IN RE: AYAME O.-M. (Anonymous).

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Supreme Court, Appellate Division, Second Department, New York.

IN RE: AYAME O.-M. (Anonymous). Orange County Department of Social Services, petitioner-respondent; Leneaka O. (Anonymous), appellant, et al., respondent.  (Proceeding No. 1). In the Matter of Ayria O.-M. (Anonymous). Orange County Department of Social Services, petitioner-respondent; Leneaka O. (Anonymous), appellant, et al., respondent.  (Proceeding No. 2).

Decided: June 23, 2009

FRED T. SANTUCCI, J.P., JOSEPH COVELLO, JOHN M. LEVENTHAL, and ARIEL E. BELEN, JJ. Joseph J. Artrip, New Windsor, N.Y., for appellant. David Darwin, County Attorney, Goshen, N.Y. (Peter R. Schwartz of counsel), for petitioner-respondent. Ronna L. DeLoe, Mamaroneck, N.Y., attorney for the children.

In two related proceedings pursuant to Social Services Law § 384-b and Family Court Act article 6 to terminate parental rights on the ground of permanent neglect, the mother appeals from an order of disposition of the Family Court, Orange County (Bivona, J.), entered May 16, 2008, which, after a hearing, revoked a suspended judgment of the same court entered October 13, 2005, as extended by orders of the same court entered September 18, 2006, and May 30, 2007, upon a determination that she violated the terms and conditions thereof, terminated her parental rights, and transferred the custody and guardianship of the subject children to the Orange County Department of Social Services for the purpose of adoption.

ORDERED that the order of disposition is affirmed, without costs or disbursements.

 A suspended judgment is a dispositional alternative upon a finding of permanent neglect (see Family Ct Act §§ 631, 633;  Matter of Ernesto Thomas A., 5 A.D.3d 380, 381, 772 N.Y.S.2d 708).   It affords “a brief grace period designed to prepare the parent to be reunited with the child” and provides the parent “a second chance, where the court determines it is in the child's best interests” (Matter of Michael B., 80 N.Y.2d 299, 311, 590 N.Y.S.2d 60, 604 N.E.2d 122).   The parent's opportunity to comply with the terms and conditions of the suspended judgment is strictly limited to a one-year period, with a second year only in the case of “exceptional circumstances” (Family Court Act § 633[b];  see Matter of Michael B., 80 N.Y.2d at 311, 590 N.Y.S.2d 60, 604 N.E.2d 122).   The Family Court may revoke a suspended judgment if it finds, by a preponderance of the evidence adduced at a violation hearing, that the parent failed to comply with one or more of the conditions of the suspended judgment (see Matter of Darren V., 61 A.D.3d 986, 878 N.Y.S.2d 171;  Matter of Michael Phillip T., 44 A.D.3d 1062, 845 N.Y.S.2d 790;  Matter of Ricky Joseph V., 24 A.D.3d 683, 684, 808 N.Y.S.2d 320;  Matter of Aaron S., 15 A.D.3d 585, 586, 790 N.Y.S.2d 208).   A parent's attempt to comply with the literal provisions of the suspended judgment is not sufficient to avoid revocation (see Matter of Darren V., 61 A.D.3d 986, 878 N.Y.S.2d 171).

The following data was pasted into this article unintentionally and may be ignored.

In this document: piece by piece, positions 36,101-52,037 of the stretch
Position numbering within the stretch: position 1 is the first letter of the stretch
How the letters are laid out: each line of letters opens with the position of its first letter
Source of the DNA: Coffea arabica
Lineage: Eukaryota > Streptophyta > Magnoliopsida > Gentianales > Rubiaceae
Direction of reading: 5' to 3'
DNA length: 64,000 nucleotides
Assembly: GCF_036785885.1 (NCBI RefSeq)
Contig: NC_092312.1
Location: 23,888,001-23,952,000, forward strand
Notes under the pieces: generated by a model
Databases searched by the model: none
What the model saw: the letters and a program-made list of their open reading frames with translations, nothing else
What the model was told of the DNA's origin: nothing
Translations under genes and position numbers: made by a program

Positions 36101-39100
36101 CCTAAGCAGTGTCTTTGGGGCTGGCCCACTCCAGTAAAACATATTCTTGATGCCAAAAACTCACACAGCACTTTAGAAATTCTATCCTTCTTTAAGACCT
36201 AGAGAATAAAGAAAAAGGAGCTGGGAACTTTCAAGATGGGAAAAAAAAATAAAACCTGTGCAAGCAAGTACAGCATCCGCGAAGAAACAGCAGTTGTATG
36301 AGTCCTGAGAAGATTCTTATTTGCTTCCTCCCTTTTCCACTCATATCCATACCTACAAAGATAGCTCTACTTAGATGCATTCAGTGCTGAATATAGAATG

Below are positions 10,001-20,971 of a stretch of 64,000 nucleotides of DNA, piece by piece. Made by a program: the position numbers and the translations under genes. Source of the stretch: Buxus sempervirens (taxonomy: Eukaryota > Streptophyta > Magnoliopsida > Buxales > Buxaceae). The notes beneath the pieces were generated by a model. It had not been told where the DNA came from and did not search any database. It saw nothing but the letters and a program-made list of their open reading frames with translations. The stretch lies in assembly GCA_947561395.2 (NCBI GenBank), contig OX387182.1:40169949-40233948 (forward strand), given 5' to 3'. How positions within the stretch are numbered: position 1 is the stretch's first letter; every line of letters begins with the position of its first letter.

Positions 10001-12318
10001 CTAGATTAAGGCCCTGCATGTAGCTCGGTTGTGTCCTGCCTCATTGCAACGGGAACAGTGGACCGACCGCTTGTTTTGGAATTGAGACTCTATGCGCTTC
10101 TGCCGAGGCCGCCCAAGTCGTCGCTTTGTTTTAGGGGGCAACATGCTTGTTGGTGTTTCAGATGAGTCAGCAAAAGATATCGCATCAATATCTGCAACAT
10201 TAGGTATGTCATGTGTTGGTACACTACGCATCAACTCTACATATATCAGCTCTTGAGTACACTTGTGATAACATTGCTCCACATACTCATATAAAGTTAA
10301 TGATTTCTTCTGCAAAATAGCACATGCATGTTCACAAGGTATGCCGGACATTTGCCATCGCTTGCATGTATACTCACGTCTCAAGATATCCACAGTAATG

Here, the Family Court, by its order entered October 13, 2005, determined that the subject children were permanently neglected, and suspended judgment for a period of one year, directing the mother to comply with terms and conditions, including her successful completion of mental health therapy with an attendance rate of 90% of all therapy sessions.   Thereafter, by orders entered September 18, 2006, and May 30, 2007, the Family Court found that the mother had failed to comply with this condition and, each time, extended the suspended judgment for another year.   This last extension granted the mother more than she was entitled to pursuant to Family Court Act § 633(b).  In any event, the Family Court properly determined, by a preponderance of the evidence, that the mother had failed to satisfy this condition during the final extension period, based upon the testimony of the mother's therapist that the mother had attended only 55% to 60% of her therapy sessions and had not successfully completed her therapy.   Thus, the suspended judgment was properly revoked and the mother's parental rights were properly terminated (see Matter of Darren V., 61 A.D.3d 986, 878 N.Y.S.2d 171;  Matter of Michael Phillip T., 44 A.D.3d at 1062-1063, 845 N.Y.S.2d 790;  Matter of Aaron S., 15 A.D.3d at 586, 790 N.Y.S.2d 208).

 Contrary to the mother's contention, the petitioner was not required to prove that it had exercised diligent efforts to strengthen the parental relationship, as the mother had previously admitted that she permanently neglected the subject children (see Matter of Fard Saleem G., 297 A.D.2d 677, 678, 747 N.Y.S.2d 107;  see also Matter of Carolyn F., 55 A.D.3d 832, 832-833, 866 N.Y.S.2d 298;  Matter of Aaron S., 15 A.D.3d at 586, 790 N.Y.S.2d 208).

Moreover, the record supports the Family Court's determination that termination of the mother's parental rights was in the best interests of the children (see Matter of Darren V., 61 A.D.3d 986, 878 N.Y.S.2d 171;  Matter of Aaron S., 15 A.D.3d at 586, 790 N.Y.S.2d 208;  Matter of Fard Saleem G., 297 A.D.2d at 678, 747 N.Y.S.2d 107).

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